Imam and the Pastor at SFU Surrey Campus
On Monday, April 23rd, we will present the film The Imam and the Pastor at the SFU Surrey campus. This event is a partnership with Initiatives of Change and the BC Muslim Association.
That last part has raised a few eyebrows and questions.
Why would you partner with a Muslim group? Aren’t they the competition? What value is there in doing this together if you’re not trying to get them into your church?
Well, a couple of things . . .
Peace is a fragile thing. We should never assume that because we are not killing each other that we have peace now and forever. As the film shows, a facade of peace can exist in a framework of tolerance for generations and then an economic, political or other external change can set loose all the ugliness of fear, anger and resentment that festers beneath.
Peace takes work, risk and blood, sweat and tears. If you doubt this, just look at Jesus.
Tolerance is cheap imitation of peace. Tolerance says, ‘you stay in your corner and I’ll stay in mine and we will put up with each other’s differences in order to keep the peace’. God does not love us from a distance. In Jesus, he comes to our corner. And he comes to make peace.
Peace is not the eradication of our differences. I don’t believe that it comes from stripping our belief or cultural systems down to the lowest common denominator until no distinction can be found between us. There are some distinctions that are irreversible, but they don’t need to be a barrier to peace.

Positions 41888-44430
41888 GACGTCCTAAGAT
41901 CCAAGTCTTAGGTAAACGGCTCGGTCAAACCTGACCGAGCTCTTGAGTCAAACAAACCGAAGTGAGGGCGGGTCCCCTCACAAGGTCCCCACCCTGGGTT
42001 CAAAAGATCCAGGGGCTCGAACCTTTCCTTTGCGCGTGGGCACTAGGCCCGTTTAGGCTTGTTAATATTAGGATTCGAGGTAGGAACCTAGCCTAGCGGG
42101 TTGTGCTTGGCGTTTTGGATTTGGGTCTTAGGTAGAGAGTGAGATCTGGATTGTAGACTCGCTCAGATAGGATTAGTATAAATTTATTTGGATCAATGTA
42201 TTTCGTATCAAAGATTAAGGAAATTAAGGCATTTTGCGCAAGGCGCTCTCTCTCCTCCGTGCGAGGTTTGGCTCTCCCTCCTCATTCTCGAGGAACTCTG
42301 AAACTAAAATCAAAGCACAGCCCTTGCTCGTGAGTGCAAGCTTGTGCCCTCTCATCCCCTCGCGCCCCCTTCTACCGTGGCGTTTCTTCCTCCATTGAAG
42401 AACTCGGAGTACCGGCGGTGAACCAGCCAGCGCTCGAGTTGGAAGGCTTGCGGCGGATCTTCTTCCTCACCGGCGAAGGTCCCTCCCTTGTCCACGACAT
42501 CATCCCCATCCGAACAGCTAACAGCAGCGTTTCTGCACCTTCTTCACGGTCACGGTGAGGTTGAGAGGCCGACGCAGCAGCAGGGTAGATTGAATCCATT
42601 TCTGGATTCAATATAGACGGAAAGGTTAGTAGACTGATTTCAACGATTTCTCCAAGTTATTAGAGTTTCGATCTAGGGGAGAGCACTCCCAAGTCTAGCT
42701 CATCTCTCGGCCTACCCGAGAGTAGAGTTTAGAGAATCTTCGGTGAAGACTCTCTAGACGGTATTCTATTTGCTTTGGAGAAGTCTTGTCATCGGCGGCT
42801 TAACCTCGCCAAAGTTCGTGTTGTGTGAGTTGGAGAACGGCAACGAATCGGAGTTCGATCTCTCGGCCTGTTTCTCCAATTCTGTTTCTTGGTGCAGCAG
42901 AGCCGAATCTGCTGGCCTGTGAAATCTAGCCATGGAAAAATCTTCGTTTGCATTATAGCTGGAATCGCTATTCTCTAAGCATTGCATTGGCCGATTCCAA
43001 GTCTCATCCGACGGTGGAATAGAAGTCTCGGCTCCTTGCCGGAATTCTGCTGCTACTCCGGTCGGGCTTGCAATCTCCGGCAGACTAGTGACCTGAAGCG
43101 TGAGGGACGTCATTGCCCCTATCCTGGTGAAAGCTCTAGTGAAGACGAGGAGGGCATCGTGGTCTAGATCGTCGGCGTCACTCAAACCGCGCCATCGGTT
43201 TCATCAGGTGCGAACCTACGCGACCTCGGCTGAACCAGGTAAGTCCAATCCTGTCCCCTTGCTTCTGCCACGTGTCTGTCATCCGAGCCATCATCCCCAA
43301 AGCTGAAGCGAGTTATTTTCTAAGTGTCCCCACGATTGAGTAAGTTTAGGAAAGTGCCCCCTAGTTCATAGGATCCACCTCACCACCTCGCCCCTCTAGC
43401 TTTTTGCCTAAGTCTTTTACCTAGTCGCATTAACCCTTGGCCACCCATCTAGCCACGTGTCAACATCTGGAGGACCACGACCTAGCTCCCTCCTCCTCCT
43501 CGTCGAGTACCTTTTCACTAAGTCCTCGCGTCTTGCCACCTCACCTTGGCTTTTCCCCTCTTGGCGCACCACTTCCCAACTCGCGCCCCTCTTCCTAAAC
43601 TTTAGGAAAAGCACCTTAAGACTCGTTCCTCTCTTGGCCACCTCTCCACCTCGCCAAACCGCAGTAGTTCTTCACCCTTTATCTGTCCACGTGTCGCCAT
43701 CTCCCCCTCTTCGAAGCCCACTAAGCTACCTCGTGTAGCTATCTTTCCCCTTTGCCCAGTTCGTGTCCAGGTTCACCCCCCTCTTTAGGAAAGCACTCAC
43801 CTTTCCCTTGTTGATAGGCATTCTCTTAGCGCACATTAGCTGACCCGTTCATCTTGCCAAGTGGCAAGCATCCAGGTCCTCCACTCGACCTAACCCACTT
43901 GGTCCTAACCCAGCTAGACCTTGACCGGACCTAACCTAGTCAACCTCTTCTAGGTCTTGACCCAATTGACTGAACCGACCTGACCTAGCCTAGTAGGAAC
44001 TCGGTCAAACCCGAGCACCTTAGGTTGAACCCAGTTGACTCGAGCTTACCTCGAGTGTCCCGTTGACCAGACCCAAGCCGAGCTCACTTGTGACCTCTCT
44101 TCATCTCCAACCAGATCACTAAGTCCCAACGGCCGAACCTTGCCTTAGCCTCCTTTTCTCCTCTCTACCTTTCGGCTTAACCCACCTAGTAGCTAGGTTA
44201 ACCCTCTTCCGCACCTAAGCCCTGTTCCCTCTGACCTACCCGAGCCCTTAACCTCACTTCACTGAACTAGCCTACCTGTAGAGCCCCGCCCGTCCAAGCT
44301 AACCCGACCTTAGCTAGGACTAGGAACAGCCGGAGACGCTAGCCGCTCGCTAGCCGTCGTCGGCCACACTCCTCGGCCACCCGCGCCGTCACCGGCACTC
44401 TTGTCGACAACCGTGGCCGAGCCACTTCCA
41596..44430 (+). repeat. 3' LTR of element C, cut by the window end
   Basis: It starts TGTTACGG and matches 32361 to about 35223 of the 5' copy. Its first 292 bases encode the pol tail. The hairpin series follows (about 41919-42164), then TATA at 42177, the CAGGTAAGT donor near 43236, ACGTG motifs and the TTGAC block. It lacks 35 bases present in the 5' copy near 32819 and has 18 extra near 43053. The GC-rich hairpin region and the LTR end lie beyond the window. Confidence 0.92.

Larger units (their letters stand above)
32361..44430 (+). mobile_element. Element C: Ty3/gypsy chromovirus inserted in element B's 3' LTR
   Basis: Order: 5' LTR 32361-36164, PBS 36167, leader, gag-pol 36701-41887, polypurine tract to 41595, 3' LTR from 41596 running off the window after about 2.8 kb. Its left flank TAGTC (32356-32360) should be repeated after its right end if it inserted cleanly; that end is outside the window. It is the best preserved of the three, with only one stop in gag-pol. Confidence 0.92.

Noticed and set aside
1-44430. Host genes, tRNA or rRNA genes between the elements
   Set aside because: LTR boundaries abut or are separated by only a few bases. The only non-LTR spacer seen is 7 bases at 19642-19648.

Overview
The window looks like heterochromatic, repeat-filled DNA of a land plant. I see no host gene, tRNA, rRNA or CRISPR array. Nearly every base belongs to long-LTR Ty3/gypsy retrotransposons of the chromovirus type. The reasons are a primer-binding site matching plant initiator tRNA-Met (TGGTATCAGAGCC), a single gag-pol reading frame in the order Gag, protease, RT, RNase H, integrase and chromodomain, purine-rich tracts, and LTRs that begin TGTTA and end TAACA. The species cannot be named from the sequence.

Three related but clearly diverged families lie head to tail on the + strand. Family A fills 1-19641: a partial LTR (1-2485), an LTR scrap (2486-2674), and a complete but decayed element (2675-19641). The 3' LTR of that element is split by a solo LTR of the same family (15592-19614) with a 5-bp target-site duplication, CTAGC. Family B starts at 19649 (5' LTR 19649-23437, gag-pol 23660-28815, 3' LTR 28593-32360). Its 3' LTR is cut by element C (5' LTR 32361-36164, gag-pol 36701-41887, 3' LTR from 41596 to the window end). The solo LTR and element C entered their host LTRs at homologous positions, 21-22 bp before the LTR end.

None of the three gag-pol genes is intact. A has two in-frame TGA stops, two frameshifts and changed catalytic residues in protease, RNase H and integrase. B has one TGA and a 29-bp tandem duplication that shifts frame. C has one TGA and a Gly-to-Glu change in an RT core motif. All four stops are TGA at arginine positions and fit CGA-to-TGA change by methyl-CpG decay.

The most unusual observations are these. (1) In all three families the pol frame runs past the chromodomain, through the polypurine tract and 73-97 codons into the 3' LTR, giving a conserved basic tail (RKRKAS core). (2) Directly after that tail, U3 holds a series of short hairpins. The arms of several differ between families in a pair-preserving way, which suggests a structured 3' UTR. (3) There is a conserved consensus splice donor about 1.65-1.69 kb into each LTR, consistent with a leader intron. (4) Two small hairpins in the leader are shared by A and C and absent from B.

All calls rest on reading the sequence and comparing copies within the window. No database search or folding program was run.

I also don’t think that peace is achieved through the creation of some superordinate identity in which the similarities of different groups are emphasised to the subversion, or denying, of any differences.
Instead, peace may come as we develop a genuine interest in the other. It starts with honest curiosity that leads to affection and engagement and possibly even to enthusiasm for the other.
In presenting this film, we hope that the door of honest curiosity will be opened by those who see it.
If my neighbour drives me crazy by playing the drums, I have several choices to deal with the problem. I could lodge a complaint with the authorities. I could confront him directly and demand that he change his habit. Or I could take my guitar over and ask if I can join him. It may not be quieter, but we will be at peace with one another.
I know that is a simple illustration, but the point is that there are other ways to work together toward peace besides demanding our rights and defending our privacy.
Jesus calls us to love our neighbour. Not simply the ones who will love us back. We can’t fulfill this calling unless we are in contact with our neighbours. Our partnerships for this film will cause us to touch our neighbours so that we may learn to love them.